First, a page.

This week’s print edition of J. includes our annual “Salute to Grads” section, featuring congratulatory ads from local Jewish schools and related stories. The section carries a special poignancy this year, particularly for high school seniors who were denied the usual experiences American teens look forward to — and look back on — from homecoming to prom to simply being with their peers in the classroom.
Some high schools, including Kehillah Jewish High School in Palo Alto and Jewish Community High School of the Bay in San Francisco, did allow students back in the classroom for part of the year. But no one pretended it was the same as a “normal” year. Masks, distancing, restrictions on clubs and after-school events and myriad other safety measures ensured that.
Prom was a bust this year as well. The city of San Francisco declared a ban on “dancing in the traditional sense,” which meant no holding your partner close. High schools within the San Francisco Unified School District responded by canceling proms altogether, substituting other in-person events.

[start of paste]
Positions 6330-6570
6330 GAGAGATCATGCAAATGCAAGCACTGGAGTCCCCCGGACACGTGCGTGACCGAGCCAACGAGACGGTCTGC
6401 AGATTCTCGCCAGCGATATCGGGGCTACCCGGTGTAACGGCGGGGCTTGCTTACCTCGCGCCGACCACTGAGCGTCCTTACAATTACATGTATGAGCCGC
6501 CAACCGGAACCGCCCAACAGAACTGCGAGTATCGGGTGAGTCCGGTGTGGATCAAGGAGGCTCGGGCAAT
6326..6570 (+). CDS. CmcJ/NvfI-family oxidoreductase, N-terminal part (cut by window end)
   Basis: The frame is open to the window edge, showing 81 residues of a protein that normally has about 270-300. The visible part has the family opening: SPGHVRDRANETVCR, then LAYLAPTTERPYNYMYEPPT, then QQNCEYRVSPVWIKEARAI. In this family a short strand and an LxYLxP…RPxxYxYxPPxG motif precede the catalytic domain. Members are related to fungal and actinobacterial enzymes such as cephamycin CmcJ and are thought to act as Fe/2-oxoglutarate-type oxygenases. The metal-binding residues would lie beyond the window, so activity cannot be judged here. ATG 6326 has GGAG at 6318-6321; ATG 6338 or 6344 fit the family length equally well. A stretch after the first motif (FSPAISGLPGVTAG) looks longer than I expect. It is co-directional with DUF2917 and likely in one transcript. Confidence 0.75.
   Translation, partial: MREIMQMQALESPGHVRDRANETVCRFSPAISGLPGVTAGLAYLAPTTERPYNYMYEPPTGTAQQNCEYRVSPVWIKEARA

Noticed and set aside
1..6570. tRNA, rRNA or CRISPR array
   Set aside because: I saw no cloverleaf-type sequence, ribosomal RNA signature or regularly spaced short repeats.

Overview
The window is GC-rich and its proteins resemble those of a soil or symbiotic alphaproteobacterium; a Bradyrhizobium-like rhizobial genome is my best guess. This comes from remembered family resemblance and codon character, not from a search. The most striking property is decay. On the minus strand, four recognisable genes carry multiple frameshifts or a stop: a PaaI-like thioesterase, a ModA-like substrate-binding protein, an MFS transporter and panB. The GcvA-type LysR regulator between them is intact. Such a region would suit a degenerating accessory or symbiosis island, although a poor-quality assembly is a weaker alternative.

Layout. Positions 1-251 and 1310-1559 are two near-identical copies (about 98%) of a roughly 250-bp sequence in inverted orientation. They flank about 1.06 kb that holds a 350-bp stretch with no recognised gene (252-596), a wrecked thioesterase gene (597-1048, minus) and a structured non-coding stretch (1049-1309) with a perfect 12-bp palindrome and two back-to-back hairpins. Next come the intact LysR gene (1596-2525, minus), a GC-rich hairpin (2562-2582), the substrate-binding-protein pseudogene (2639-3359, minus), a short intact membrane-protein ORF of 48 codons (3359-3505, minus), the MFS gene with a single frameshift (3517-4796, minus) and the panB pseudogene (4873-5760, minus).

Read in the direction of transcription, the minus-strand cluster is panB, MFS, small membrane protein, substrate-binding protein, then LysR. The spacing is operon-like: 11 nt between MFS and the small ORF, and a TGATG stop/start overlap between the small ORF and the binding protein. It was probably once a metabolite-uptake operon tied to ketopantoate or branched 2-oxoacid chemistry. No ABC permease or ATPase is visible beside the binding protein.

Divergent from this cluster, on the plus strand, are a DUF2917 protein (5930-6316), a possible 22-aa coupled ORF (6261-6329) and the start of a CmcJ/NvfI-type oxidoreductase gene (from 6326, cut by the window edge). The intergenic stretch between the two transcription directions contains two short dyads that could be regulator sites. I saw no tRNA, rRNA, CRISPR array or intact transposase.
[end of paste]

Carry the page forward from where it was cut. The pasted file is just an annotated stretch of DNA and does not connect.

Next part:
Other schools and cities responded differently. Notre Dame High School, an all-girls school in San Jose, held an outdoor “prom” for juniors and seniors at History Park San Jose, with dancing and lawn games and trolley rides, although students wore masks and couldn’t bring dates. Downtown Pleasanton opened its streets to graduating seniors from three local high schools; they were invited to stroll together in their gowns and tuxes. And at least one school, Lincoln High in San Jose, parents decided to throw their own prom for the new graduates.
None of it is the same. But students interviewed at some of these alternative events put a brave face on things. They smiled, they spoke about how happy they were to see each other again. They took selfies with their friends, they laughed and joked together.
Like last year, our Bay Area Jewish schools once again are holding creative graduation ceremonies, as we describe in our story this week. With more time to plan than in 2020, they want to make sure their middle-school and high-school graduates have a day to remember.
We also checked in with some students we featured last May as they were about to graduate, worried that their college or gap-year plans would be derailed. All of them managed to enjoy worthwhile experiences, either on campus, on a kibbutz or via social-action projects.
The optimism and can-do attitudes our young people are demonstrating is heartwarming. It’s been hard on them, we know. We salute you, class of 2021! May you go from strength to strength.